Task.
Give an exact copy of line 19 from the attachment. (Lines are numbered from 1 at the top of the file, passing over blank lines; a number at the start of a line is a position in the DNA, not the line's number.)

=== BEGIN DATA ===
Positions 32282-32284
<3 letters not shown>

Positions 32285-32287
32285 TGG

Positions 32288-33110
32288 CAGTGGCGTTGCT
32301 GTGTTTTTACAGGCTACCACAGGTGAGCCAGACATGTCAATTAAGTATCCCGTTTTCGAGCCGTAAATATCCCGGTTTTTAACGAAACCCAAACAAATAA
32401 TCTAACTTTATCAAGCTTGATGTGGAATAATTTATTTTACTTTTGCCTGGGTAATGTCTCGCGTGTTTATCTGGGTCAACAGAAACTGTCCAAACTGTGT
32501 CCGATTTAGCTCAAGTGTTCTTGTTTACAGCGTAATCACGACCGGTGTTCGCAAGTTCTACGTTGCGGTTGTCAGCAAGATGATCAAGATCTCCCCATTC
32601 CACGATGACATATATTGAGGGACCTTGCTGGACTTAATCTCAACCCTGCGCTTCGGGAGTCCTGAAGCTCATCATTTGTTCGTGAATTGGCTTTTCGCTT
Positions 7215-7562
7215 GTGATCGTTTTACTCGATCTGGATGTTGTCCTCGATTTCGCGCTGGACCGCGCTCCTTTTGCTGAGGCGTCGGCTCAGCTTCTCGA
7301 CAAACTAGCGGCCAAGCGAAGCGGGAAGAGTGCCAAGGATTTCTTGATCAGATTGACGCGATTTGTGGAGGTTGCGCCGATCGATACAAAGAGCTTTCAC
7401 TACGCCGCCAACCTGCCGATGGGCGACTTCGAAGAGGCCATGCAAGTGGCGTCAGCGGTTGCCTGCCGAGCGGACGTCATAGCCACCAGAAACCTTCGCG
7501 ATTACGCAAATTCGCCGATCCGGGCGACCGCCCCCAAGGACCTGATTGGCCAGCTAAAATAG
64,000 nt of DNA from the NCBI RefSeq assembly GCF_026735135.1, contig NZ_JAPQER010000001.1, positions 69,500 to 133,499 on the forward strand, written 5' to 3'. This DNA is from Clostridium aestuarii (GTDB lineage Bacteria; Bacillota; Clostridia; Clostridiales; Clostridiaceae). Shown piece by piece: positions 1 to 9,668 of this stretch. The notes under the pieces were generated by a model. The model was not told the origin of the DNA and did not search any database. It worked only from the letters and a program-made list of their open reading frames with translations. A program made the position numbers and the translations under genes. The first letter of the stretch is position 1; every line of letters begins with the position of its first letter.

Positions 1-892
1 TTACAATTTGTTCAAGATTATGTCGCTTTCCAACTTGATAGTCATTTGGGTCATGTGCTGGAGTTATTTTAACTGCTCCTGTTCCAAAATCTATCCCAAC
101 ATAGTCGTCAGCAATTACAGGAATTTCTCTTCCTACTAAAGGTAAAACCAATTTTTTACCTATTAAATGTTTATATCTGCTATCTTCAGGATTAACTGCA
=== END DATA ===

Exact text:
101 ATAGTCGTCAGCAATTACAGGAATTTCTCTTCCTACTAAAGGTAAAACCAATTTTTTACCTATTAAATGTTTATATCTGCTATCTTCAGGATTAACTGCA